The Marx Bros. were born Leonard, Adolph, Julius, Milton, and Herbert in New York City between the years of 1887 and 1901. Children of French and German Jewish immigrants, they were poor kids living in a poor area of the city, and spent their youths tempering urban survival skills. Leonard, the eldest, would gamble. Adolph would flee into quiet areas and peoplewatch. Julius was definitely the ham of the family, and was the first to give himself his nickname. Milton was the business-minded fellow. Herbert was the young charmer. The five of them would come to develop a comic rapport, based mostly on Vaudeville acts and Yiddish theater traditions. Early in their lives, they decided to form their own Vaudeville act, and, thanks to their overwhelming personalities, they quickly became a hit on the stage circuit. They would often perform without scripts, developing gags as they went, and altering their act to play to their particular audience. When on the road, many of their jokes were geographically calibrated. They would perform simple comic sketches, usually starting with only the barest notion of satire, and quickly spinning into their own trademarked brand of chaotic slapstick. And while they each played many different “roles,” the performing Marxes adopted stage personae that would, in many ways, become their new identities.
Leonard became Chico, and developed a scheming Italian alter-ego for himself. Chico, very much like Leonard, was a gambling addict, and strove for wealth, but had no respect or regard for the traditional ways of doing so. He had a fierce eye, a quick smirk, a ready comeback, and was rarely seen without his red cap.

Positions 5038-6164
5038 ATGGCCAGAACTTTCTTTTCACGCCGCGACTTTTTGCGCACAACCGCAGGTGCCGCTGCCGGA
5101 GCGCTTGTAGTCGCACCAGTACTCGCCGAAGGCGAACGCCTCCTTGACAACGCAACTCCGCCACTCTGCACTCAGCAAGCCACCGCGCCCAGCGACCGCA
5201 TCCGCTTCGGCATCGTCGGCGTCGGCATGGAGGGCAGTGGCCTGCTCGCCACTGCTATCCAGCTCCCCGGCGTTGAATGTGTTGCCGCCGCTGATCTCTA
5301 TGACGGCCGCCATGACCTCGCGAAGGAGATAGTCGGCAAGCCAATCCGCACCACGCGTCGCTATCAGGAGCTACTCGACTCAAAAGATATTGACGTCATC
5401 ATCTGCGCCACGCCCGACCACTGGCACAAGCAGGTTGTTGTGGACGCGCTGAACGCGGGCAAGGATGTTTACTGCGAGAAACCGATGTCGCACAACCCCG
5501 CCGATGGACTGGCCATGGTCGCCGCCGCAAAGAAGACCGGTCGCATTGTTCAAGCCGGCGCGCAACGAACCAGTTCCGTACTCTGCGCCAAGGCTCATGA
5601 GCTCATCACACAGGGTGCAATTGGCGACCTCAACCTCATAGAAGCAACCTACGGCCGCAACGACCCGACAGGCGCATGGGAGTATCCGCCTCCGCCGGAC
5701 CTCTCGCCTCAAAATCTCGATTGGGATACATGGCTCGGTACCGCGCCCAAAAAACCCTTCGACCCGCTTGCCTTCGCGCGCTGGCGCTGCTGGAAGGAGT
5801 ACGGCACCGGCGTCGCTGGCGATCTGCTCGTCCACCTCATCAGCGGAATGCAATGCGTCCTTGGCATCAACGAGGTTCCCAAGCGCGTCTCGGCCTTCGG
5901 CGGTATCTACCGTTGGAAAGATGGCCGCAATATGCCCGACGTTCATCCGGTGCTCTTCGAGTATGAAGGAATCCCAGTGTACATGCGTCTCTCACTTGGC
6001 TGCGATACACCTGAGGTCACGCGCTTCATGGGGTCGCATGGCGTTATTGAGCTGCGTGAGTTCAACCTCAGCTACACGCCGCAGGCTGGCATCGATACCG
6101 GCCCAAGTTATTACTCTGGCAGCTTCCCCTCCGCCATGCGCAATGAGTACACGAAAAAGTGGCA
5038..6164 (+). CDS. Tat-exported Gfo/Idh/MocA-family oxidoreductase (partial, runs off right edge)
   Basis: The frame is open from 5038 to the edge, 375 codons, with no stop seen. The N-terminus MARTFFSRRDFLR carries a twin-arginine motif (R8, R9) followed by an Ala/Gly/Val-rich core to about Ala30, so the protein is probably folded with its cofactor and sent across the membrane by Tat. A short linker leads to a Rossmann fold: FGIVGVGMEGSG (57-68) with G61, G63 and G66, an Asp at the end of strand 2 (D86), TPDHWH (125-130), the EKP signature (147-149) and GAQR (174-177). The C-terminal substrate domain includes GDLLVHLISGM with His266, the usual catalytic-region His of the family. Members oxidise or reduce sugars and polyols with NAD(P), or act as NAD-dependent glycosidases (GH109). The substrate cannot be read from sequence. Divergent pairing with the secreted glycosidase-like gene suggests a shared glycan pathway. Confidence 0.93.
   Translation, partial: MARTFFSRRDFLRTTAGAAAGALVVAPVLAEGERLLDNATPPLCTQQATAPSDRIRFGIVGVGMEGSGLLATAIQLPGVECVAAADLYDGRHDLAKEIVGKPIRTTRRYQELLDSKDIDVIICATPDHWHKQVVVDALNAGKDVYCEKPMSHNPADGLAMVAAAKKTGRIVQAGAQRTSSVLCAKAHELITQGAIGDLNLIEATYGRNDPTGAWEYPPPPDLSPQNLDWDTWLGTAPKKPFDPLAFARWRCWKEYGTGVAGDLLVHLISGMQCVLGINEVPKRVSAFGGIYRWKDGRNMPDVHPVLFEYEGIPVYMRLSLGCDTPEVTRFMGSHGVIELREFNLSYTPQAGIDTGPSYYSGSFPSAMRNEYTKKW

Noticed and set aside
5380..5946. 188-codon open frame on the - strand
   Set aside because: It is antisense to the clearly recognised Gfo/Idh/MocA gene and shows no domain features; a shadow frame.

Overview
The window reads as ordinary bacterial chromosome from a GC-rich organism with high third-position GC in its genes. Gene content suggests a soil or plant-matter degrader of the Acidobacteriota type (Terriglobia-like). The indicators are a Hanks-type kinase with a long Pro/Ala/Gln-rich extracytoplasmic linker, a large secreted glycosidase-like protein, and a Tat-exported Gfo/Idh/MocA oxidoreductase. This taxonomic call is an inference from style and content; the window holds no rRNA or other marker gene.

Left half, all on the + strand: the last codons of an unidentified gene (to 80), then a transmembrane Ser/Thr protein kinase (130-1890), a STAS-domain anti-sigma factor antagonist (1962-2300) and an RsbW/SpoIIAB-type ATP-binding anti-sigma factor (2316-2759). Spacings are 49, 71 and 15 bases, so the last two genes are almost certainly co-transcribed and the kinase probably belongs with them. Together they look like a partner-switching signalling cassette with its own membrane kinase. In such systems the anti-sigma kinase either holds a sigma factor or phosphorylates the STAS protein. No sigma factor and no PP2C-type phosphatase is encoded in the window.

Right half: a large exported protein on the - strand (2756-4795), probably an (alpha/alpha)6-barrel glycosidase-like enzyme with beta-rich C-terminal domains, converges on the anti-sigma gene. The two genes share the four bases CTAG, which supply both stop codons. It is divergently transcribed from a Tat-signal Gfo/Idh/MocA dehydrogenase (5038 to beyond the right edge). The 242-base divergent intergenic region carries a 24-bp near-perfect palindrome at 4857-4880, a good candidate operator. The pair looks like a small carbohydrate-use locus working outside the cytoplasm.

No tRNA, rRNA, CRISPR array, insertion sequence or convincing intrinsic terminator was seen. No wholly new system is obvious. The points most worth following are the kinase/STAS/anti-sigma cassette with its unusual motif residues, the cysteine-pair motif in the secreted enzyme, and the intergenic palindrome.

Adolph became Harpo, and became the silent childlike clown of the group. Harpo never spoke any dialogue on stage or on screen, relying on goofy props, funny faces, and outright strange behavior. He would communicate with horns and whistles. Harpo seemed like the innocent of the group. The little brother. The arrested 8-year-old in all of us. He wore a long coat full of knickknacks, a blonde mop of hair, and a bowler hat.
Julius, sort of the ringleader, became Groucho. Groucho was the brilliant wordsmith, and often played the leading man. With his greasepaint mustache, little round glasses, oversized suit and ubiquitous cigar, Groucho is a comedy icon. He was the banterer. The flip one. The one who dismissed openly all manner of manners. He is often the one credited for conceiving of the group’s comedy scenarios, although I’m sure that was much more of a group effort. Groucho, though, is most certainly the powerhouse of the troupe, and remains today one of the funniest men ever to have lived.